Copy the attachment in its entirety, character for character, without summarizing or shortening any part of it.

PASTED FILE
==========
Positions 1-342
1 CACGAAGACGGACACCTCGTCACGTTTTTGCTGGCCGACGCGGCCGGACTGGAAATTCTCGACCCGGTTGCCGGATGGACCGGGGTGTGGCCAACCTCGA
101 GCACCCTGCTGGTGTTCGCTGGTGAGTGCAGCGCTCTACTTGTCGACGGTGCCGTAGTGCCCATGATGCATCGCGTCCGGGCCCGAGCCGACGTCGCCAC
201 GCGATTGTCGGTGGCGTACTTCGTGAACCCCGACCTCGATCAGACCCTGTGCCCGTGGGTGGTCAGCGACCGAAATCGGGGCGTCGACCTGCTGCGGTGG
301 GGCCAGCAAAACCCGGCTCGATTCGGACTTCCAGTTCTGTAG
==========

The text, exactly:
Positions 1-342
1 CACGAAGACGGACACCTCGTCACGTTTTTGCTGGCCGACGCGGCCGGACTGGAAATTCTCGACCCGGTTGCCGGATGGACCGGGGTGTGGCCAACCTCGA
101 GCACCCTGCTGGTGTTCGCTGGTGAGTGCAGCGCTCTACTTGTCGACGGTGCCGTAGTGCCCATGATGCATCGCGTCCGGGCCCGAGCCGACGTCGCCAC
201 GCGATTGTCGGTGGCGTACTTCGTGAACCCCGACCTCGATCAGACCCTGTGCCCGTGGGTGGTCAGCGACCGAAATCGGGGCGTCGACCTGCTGCGGTGG
301 GGCCAGCAAAACCCGGCTCGATTCGGACTTCCAGTTCTGTAG